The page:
Talking with Hekate and the Art of Conversing in Witchcraft

Talking with Hekate and the Art of Conversing in Witchcraft November 6, 2017

Hekate at the Crossroads, at the Alombrados OTO in New Orleans, photo by Kook Teflon
Tempest and Nathaniel Johnstone at “Hekate at the Crossroads” at the Alombrados OTO in New Orleans, photo by Kook Teflon – 10-30-2017

The following revelation will probably come as a surprise to many folks – but my rituals are largely unplanned in their structure. I’m not just talking about what I do by myself.  That includes big public rituals – and yes that means the three I just did in New Orleans.  I have a general idea of what needs to happen, and leave the rest up to the circumstances.

It’s not that I’m lazy (stop laughing those of you who know my work schedule) or that I don’t value structure.  Rather, it allows me to craft the ritual in the moment – fluidly taking into consideration the people participating, the location, and allowing for divine inspiration to happen.

Of course you can say, “Tempest, you’ve been doing this for over two decades, so it’s all old hat to you anyway.”  True, I do have a lot of experience to rely upon, but even back in the day, I was most comfortable with being able to listen to what the ritual needed versus following a precise script.

I consider this approach essential for working with deity and spirits in the way I do, especially for rituals like “Hekate at the Crossroads: A Meeting of Mind & Movement” and “Dreaming The Raven: A Morrigan Ritual.”  The former I have now done at least 5 times, and each time it is similar yet very different.

There’s a lot of different names for the phenomenon of having a deity or spirit enter your body: Drawing Down the Moon, Invocation, Being Ridden, Aspecting, Trance Possession, etc. For some it is a symbolic state, something in the realm of theater and play-acting.  For others it is a complete and total immersion and surrender of body and will.

photo by Kook Teflon
photo by Kook Teflon

I think for me personally, I would liken it more to a conversation  – a kind of divine conference call if you will, minus the corporate setting.  Neither is fully in control or dominating, but rather we’re actively working through a partnership of mind, body, spirit, word, and action.  As a Witch and priestess, I am fully aware of my body, the room and others in it.  I do not “check out” but I’m also not completely in control. I’m reading the situation and relaying information both ways, most often without filter, but I do have the power to veto and negotiate words and actions.  It’s not an act of worship for me, but rather the combined intent to use the relationship to manifest shift and change.

The conversation is not rehearsed.  The only thing planned about it is that we know when and where it’s going to happen.  There is physical preparation involved with cleansing and fortifying the body (inside and out), and the adornment and attire.  There is the setting of the ritual – physical and metaphysical space, audio and visual presentation.  Then the dancing begins.

I suppose you might say I could call it “dancing with Hekate” instead of conversing. From a very straight-forward way of looking: I’m not trained in partner-oriented dances, so that doesn’t quite compute in my brain.  It’s also hard to separate when it’s the Witch dancing and when it is the Goddess is moving. But more deeply, dance is a form of communication, and I do consider it as much of a conversation as with words.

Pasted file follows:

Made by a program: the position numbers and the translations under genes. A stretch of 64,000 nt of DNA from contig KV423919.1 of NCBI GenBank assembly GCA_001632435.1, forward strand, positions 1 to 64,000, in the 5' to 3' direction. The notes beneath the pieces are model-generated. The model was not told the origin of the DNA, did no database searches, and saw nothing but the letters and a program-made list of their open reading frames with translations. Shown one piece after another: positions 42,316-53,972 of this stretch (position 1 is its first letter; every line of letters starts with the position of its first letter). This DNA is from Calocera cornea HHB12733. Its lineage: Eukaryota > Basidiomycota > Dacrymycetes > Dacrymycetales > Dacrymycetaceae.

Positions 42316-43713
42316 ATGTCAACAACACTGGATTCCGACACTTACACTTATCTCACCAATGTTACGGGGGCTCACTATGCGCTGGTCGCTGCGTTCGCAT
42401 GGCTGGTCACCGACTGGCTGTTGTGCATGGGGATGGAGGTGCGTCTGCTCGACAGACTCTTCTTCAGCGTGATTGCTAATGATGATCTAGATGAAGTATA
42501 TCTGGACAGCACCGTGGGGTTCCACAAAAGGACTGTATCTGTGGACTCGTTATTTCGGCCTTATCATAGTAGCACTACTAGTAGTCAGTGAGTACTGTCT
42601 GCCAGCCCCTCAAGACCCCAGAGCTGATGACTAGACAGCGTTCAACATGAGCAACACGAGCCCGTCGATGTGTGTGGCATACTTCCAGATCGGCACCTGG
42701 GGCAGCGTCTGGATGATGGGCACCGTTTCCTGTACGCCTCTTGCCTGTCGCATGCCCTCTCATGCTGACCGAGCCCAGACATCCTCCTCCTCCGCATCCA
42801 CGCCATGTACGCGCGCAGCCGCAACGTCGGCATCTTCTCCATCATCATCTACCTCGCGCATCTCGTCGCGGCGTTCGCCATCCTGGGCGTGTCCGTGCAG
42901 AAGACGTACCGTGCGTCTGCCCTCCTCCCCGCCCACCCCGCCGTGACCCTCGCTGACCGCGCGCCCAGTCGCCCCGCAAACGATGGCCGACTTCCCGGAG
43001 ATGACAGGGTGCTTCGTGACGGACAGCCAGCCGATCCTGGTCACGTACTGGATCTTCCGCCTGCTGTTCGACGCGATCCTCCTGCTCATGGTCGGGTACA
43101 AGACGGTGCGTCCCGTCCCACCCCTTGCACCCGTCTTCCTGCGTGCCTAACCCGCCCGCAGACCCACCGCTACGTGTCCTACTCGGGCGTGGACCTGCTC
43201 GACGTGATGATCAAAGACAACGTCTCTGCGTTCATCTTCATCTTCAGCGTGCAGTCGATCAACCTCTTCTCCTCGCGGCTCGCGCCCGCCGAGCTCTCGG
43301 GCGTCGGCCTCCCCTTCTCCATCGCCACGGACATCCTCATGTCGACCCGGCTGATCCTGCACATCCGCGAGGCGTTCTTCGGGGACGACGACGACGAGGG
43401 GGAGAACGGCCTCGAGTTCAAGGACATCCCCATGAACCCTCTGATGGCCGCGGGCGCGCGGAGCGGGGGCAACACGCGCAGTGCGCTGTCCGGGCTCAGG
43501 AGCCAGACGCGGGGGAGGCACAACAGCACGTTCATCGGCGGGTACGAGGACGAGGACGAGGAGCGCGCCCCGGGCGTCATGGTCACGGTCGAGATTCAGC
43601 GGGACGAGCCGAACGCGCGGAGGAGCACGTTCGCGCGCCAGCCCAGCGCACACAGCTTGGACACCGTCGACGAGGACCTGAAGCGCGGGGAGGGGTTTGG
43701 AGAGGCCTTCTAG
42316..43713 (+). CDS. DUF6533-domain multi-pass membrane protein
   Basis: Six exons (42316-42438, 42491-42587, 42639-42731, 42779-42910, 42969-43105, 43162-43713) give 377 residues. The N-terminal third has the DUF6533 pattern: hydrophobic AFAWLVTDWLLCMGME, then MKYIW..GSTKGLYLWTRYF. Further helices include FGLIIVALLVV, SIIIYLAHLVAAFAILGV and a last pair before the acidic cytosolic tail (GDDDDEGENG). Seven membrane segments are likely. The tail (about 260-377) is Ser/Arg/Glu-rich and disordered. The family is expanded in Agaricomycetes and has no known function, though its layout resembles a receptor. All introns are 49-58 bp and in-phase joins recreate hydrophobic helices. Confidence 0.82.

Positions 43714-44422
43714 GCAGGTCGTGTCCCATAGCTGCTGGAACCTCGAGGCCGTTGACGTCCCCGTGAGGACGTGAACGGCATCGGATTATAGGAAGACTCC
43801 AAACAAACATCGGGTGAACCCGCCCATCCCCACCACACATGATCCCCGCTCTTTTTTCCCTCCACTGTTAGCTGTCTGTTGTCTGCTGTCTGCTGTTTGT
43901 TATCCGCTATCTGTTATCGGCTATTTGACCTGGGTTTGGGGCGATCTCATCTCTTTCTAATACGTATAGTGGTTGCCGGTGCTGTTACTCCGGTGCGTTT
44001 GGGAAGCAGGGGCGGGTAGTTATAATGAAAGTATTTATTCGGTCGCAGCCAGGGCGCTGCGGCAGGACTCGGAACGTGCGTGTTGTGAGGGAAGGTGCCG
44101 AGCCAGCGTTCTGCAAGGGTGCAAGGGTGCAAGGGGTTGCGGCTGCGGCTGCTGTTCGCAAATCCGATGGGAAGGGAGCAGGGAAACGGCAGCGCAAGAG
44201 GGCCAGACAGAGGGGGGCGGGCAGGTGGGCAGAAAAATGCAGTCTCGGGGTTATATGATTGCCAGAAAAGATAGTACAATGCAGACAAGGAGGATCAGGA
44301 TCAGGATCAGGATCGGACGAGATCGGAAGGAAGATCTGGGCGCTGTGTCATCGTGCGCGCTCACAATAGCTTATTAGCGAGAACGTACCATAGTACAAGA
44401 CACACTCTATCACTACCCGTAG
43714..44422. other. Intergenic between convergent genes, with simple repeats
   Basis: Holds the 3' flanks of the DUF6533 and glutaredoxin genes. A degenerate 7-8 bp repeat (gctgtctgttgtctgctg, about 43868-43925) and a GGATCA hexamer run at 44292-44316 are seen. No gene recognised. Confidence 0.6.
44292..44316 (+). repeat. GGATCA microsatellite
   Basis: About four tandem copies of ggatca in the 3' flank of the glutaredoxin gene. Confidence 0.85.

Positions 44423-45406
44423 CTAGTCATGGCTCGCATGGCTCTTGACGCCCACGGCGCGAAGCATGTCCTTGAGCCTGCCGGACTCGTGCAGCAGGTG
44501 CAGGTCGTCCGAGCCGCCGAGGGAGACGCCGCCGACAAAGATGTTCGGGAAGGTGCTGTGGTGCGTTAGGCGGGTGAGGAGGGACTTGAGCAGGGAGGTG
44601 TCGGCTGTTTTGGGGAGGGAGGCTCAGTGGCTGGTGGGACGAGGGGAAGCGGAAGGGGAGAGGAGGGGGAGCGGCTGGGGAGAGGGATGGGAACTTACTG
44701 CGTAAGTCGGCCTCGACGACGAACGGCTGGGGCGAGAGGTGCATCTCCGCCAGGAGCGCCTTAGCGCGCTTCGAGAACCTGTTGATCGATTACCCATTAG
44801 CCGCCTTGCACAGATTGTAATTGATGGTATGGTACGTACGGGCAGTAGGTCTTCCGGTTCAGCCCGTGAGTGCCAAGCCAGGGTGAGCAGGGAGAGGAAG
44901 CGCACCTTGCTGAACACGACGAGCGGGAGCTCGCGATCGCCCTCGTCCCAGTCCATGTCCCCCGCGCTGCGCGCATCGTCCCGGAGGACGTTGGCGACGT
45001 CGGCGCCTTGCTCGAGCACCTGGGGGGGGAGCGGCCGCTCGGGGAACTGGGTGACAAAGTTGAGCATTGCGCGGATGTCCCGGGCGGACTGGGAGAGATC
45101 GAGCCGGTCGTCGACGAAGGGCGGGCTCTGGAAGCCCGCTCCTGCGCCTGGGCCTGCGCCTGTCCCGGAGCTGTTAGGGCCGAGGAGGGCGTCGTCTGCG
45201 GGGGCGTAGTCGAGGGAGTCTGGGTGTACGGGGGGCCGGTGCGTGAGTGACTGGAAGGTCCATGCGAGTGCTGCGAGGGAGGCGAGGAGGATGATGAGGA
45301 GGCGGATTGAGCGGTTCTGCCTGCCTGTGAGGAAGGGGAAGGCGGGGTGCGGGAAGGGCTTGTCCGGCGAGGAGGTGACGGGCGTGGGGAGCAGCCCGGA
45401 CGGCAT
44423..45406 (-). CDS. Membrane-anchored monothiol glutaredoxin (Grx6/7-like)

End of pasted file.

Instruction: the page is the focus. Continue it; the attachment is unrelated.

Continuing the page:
Funnily enough, the whole idea for “Hekate at the Crossroads” started with being a dance and live music experience only – no words, except for discussion afterwards. But the first time we did it, the words following the dance flowed back into more ritual and more movement.  It took it to the next level.  Do I speak for Hekate? Do I speak as Hekate? I think it’s more like speaking WITH Hekate, sharing words together.

That propensity to be able to listen, to understand flow and not be chained down to a precise structure allowed the ritual to be enhanced.  It became something even more powerful and effective.  Every time the ritual has happened after that, it continues to shift and grow – fitting the needs of the attendees.  Some things may be added, others don’t happen that evening.  All for the best. I feel that if I was focused on maintaining a concrete structure, it would be much harder to listen to the conversation – and respond to it.

photo by Kook Teflon
photo by Kook Teflon

Human beings are amazing creatures, but we often get in our own way when we over-focus.  We can miss opportunities because we’re more worried about following along. Similarly, deities aren’t necessarily all-knowing or all-powerful. They have a different form and perspective from ours – they can see time, space, and pattern in a much more vast way than us.  But it’s through and with us that change can be enacted.  This is where having a conversation becomes powerful magick – an exchange of ideas and actions that is fresh to the moment, yet profound.

The last thing I want to say here – the conversation isn’t exclusive to the Witch and the Goddess. Everyone present at such a ritual is part of the conversation.  They have eyes and ears, they have voices, and they have hearts and minds.  And we do it all together in shared space, acknowledging our own power and those gathered with us.

The more you listen and consider, the more you quiet the script – the more you are able to receive and be heard yourself.  Not only ritual, but in spellcraft and your every day workings and doing. Through that conversation,your path as a Witch becomes more clear.

Coming up soon in a future blog post – we’ll take one of those recent conversations and consider how we can expand upon them to each other more effectively. 


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